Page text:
His openness to Christians of other denominations helped forge a true ecumenical spirit in the theological faculty of Basle University, where he taught from 1938 to 1972 as Professor of New Testament and Ancient Christian History.
Born in Strasbourg in 1902, he studied at the university there and at the Sorbonne in Paris. He taught at Strasbourg University from 1927 to 1938 before being appointed to Basle, where he spent the bulk of his time until he retired at 70. He showed a great commitment to the students, running a hostel for theological students with his sister Louise. In 1968- 69 he served as Rector.
From 1948 he also served as Professor of Protestant Theology at the Sorbonne, as well as teaching courses at the Ecole des Hautes Etudes in Paris and at the Waldensian seminary in Rome. But his greatest influence came from his guest lectures around the world and his writing. In his long career he completed more than 100 titles (one of which describes the origins of the Christmas tree).
Among his more influential works were Christ and Time and Baptism in the New Testament (both published in English translation in 1950), Salvation in History (1967 in English) and The Christology of the New Testament (1959 in English). His last book was Prayer in the New Testament (1994).
Cullmann argued that what is most distinctive about the New Testament is its view of time and history. Running through the course of world history has been a relatively narrow stream of sacred history, at the key point of which is Jesus Christ. He believed this provided the clue to understanding the whole of history.
He also wrote a number of works focused on a theological understanding of ecumenism. Many of these concerned relations between the Protestant and Catholic Churches, such as Catholics and Protestants: a proposal for realising Christian solidarity (British publication 1960) and Vatican Council II: the new direction (1968).
Cullmann's views, especially on the role of St Peter, outlined in his book Peter - Disciple, Apostle, Martyr (1952) were well received in the Vatican. At a time when contacts at the highest level were unusual, he was received by Popes Pius XII, John XXIII and, above all, Paul VI. The Protestant theologian Karl Barth used to say teasingly, "Oscar, on your gravestone it will say, `Here lies the adviser to three popes'!" Cullmann's conversations with Paul VI gave rise to the plan for an ecumenical institute in Jerusalem, founded at Tantur in 1972.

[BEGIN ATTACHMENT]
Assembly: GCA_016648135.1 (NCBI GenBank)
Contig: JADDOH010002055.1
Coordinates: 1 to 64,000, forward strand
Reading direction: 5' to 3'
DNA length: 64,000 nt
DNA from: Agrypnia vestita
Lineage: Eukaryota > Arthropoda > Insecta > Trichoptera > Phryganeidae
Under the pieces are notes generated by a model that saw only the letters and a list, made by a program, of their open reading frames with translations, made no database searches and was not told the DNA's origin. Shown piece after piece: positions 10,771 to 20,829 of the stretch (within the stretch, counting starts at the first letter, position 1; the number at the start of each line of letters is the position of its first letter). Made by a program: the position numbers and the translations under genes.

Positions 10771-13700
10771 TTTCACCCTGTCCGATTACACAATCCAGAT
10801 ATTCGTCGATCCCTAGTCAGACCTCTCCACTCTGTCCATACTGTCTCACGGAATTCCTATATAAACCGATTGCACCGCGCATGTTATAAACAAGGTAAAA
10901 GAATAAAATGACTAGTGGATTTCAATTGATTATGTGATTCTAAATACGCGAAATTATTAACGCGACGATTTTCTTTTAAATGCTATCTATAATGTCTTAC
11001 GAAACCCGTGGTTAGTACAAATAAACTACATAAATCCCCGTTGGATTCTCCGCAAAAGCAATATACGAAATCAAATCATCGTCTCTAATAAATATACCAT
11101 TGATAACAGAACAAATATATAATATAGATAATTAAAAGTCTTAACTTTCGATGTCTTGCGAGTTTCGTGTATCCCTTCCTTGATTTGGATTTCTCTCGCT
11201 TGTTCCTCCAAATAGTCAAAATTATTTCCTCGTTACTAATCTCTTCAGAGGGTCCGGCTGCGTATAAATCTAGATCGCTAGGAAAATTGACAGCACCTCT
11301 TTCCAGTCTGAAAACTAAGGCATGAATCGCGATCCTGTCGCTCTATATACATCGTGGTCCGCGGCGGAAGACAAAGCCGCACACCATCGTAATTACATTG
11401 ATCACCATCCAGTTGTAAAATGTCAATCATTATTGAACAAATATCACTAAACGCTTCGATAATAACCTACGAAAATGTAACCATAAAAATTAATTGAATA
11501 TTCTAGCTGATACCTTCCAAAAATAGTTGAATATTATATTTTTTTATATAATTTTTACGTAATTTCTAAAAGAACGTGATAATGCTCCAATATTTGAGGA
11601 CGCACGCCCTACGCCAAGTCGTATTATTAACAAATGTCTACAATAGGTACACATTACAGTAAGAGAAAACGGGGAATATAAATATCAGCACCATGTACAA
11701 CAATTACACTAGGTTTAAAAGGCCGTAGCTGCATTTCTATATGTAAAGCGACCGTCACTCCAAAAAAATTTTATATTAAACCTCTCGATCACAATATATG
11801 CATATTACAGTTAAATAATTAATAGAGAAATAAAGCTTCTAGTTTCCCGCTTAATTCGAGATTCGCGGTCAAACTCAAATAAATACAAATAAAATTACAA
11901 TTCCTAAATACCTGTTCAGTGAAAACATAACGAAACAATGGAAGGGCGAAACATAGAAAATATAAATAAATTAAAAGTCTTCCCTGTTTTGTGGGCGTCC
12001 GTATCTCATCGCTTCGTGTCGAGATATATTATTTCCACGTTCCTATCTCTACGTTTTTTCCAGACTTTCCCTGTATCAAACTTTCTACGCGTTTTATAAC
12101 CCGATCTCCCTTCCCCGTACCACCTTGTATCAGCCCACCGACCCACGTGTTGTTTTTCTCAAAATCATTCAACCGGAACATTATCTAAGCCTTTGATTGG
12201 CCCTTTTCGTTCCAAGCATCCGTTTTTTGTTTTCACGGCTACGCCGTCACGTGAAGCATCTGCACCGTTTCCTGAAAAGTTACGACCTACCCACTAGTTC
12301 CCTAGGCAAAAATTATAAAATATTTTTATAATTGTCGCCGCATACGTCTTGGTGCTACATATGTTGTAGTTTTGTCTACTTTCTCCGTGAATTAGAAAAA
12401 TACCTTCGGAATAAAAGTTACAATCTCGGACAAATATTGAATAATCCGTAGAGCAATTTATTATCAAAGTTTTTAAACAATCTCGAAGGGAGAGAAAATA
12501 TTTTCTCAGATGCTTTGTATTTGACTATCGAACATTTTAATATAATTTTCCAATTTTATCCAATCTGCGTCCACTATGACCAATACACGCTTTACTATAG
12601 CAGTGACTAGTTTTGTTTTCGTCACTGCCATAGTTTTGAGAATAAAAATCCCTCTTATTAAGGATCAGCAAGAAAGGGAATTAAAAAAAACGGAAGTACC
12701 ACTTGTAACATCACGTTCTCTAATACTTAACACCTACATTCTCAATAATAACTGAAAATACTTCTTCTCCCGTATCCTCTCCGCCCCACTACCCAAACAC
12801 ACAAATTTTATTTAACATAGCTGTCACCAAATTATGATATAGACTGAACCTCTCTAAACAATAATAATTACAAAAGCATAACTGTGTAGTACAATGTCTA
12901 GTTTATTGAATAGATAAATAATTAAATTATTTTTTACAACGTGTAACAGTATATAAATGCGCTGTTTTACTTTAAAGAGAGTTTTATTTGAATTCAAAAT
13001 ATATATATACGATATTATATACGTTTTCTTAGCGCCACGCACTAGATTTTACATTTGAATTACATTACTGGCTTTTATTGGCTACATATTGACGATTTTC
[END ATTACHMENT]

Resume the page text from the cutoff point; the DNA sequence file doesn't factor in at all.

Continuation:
Cullmann had attended the Second Vatican Council of 1962-65 as an observer and had recorded his impressions of the Council. Thirty years later, in 1993, he was the first Protestant to receive the Pope Paul VI Prize, presented to him by Cardinal Carlo Martini of Milan.
Despite his firm commitment to ecumenism, he was not a supporter of a new "World Unity Church" to bring together all Christians. His 1986 book Unity Through Diversity, which summed up his lifetime experience, argued instead for a "community of autonomous churches".
As he declared in 1972, ecumenism aimed at fusing the churches would
not only destroy the true unity in the Holy Spirit, but would lead Christians of different denominations to the temptation to abandon the foundations of their faith and to seek the principle of unity outside this faith. . . Only an ecumenism that respects the diversity of charisms can unite us in Christ, while at the same time leading the Christian churches of all denominations back to the sources of the Christian faith.
The current troubles of the World Council of Churches, where many Orthodox Churches have been questioning their continued membership over the perceived liberal Protestant agenda of the organisation, demonstrate how timely Cullmann's message remains.
Oscar Cullmann, theologian: born Strasbourg, Germany 25 February 1902; Professor of New Testament and Ancient Church History, Basle University 1938-72; died Chamonix, France 16 January 1999.Reuse content